Our Reader Friday this week paid tribute to the late, great Ray Bradbury. He lived in L.A. so I got to hear him speak on a number of occasions. One time I got to meet him.
This was back when I was an unpublished writer unsure if I had the goods. Two books that had helped me keep my hopes up were Brenda Ueland’s If You Want to Write and Ray Bradbury’s Zen in the Art of Writing.
Bradbury was set to speak at the Woodland Hills branch of the Los Angeles Public Library, the very branch I grew up in. I couldn’t wait. I’d gobbled up The Illustrated Man in junior high school, and it was one of those transcendent reading experiences you get only once in a great while. This collection of stories is a glorious imagination on fire. It certainly turned up the heat on my own nascent desire to someday write stories myself.
So I took my well-thumbed and underlined copy of Zen to the library and settled in with a packed room. Bradbury arrived, walking slowly and wearing his white hair long and a bit wild. His hair was a metaphor for his writing approach––let it go, untamed, and put off a neat cut for as long as possible. “Time enough to think and cut and rewrite tomorrow,” Bradbury wrote in Zen. “But today––explode––fly apart––disintegrate!”
Bradbury spoke about his love of libraries, and it was great to hear from his own lips the well-known tale of how he wrote Fahrenheit 451 on a rented typewriter in the basement of UCLA’s Powell Library. (You can hear the man himself tell that story here.)
Then he talked about writing, and I took notes. Here they are:
- Do word associations, as a way of letting your subconscious tell you what is inside you.
- Creating is NOT about fame, NOT about money. It’s about having fun.
- Just do it.
- Writing every day for 57 years. That wasn’t work. That was fun!
- The intellectuals want us to believe it’s no good unless it’s tortured. The hell with that!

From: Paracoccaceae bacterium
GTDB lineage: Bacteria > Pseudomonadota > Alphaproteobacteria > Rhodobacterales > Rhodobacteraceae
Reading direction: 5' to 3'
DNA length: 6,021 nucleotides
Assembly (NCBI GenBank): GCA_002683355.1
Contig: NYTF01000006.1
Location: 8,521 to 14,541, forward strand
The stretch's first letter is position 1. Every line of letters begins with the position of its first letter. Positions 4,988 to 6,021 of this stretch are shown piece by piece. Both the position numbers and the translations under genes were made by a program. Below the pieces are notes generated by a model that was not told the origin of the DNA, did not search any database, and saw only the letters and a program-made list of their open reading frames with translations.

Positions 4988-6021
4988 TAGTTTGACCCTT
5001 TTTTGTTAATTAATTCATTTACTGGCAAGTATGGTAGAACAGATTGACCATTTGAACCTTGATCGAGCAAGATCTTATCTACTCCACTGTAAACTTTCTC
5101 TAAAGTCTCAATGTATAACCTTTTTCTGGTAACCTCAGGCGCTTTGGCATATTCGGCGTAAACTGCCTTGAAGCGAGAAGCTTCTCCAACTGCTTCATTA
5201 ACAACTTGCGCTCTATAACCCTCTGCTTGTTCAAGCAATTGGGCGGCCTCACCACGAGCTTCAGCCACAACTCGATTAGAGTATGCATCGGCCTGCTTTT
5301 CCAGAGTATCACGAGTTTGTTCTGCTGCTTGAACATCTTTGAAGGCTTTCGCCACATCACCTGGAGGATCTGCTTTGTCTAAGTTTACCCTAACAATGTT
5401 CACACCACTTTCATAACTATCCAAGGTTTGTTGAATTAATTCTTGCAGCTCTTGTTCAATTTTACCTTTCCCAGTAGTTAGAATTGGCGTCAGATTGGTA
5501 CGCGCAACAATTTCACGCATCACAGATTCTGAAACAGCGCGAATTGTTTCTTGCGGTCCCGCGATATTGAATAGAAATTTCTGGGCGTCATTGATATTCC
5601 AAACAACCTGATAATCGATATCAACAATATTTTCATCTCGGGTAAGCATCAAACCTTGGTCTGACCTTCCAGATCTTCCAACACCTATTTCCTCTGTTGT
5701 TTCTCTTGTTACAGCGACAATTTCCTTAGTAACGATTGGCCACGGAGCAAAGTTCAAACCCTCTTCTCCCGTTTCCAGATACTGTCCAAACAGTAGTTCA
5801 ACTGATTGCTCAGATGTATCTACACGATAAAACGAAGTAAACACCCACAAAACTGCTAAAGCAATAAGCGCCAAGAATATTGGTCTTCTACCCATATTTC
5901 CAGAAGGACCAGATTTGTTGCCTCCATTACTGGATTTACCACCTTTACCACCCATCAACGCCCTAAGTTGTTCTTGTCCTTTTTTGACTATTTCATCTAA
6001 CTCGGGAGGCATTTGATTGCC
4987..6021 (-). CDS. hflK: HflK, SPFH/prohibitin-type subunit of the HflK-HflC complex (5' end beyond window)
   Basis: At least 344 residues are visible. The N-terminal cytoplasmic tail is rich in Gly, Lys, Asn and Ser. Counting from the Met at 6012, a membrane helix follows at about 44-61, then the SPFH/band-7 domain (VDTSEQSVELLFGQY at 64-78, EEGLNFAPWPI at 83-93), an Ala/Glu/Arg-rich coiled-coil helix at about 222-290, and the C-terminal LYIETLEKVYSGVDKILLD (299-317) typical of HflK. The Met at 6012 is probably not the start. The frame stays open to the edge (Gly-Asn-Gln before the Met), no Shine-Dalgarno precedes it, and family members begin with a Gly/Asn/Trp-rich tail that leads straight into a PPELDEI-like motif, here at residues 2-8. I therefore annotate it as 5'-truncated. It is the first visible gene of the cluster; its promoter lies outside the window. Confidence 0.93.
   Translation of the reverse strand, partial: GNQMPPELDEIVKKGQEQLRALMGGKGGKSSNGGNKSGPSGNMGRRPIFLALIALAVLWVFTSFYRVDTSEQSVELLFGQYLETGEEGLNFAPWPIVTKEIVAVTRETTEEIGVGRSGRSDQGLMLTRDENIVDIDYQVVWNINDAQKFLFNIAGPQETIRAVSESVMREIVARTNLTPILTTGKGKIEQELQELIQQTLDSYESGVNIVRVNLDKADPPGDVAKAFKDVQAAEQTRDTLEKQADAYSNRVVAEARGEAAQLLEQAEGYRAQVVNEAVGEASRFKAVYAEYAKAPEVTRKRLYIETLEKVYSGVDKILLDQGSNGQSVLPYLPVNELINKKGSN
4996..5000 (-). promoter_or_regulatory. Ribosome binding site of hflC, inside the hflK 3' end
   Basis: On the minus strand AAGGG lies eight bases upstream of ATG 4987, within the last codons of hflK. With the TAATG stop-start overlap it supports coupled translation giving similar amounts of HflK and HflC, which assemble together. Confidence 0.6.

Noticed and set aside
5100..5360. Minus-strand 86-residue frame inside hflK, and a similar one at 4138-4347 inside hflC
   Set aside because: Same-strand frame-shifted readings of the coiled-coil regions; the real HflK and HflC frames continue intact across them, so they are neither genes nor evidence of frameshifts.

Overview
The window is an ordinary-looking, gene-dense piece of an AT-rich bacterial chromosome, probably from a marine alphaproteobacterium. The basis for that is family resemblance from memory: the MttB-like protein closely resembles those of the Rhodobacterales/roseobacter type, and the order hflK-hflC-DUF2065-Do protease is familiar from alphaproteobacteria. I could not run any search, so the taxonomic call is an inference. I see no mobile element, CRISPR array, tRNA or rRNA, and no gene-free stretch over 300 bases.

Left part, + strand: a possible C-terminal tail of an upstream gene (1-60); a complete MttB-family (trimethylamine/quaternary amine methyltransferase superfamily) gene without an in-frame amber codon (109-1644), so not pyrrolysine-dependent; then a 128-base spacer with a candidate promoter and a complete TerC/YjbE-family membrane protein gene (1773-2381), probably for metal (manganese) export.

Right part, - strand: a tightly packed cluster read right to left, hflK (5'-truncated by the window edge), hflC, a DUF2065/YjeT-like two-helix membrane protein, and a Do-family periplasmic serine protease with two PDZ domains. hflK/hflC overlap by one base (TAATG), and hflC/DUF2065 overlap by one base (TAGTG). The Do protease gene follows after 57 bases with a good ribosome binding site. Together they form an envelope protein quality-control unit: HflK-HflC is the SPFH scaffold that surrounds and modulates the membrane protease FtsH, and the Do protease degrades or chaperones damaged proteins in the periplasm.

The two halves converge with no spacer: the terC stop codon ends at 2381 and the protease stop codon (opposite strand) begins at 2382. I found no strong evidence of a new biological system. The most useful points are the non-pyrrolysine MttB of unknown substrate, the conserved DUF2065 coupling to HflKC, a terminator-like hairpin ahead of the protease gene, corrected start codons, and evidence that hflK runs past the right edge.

- Do what you love. Let it out into the world. If you’re lucky, you’ll get some money. But if you don’t, do it anyway.
- “I work for free. I haven’t made any money on any of my plays. But I love theatre. And I put up productions around town. And when I see the actors who’ve been in them on the street, we embrace, because we did what we loved and we had this experience together. For free. All the money went to my actors.”
- Don’t think while you’re doing it. Think after it’s done.
- He uses no outlines. He wakes up in the morning and lays in bed until his characters, his voices, compel him to “scramble to the typer” and record them before they get away.
He signed books after his talk, so I stood in line with my treasured copy of Zen. I introduced myself and we shook hands.
“Are you a writer?” he asked.
I quoted from the book: “‘Stay drunk on writing so reality cannot destroy you.'”
He laughed and said, “Oh, you must!”
I asked him if he set himself a daily quota, and he said, “I let my love determine how much I write.”
“Ah, so you fall in love daily?”
He signed my book. “Do you write every day?” he asked.
“Five days a week,” I said. “Weekends are for my family.”
He laughed again. “That’s the way to do it!”
He offered his hand once more and said, “God bless you.”
And off I went into the night, feeling blessed indeed for having had the chance to chat with one of the legends of our literature –– Ray Bradbury, American original.
Have you had the chance to talk to an author you admire? Who would be at the top of your list of writers you’d love to meet?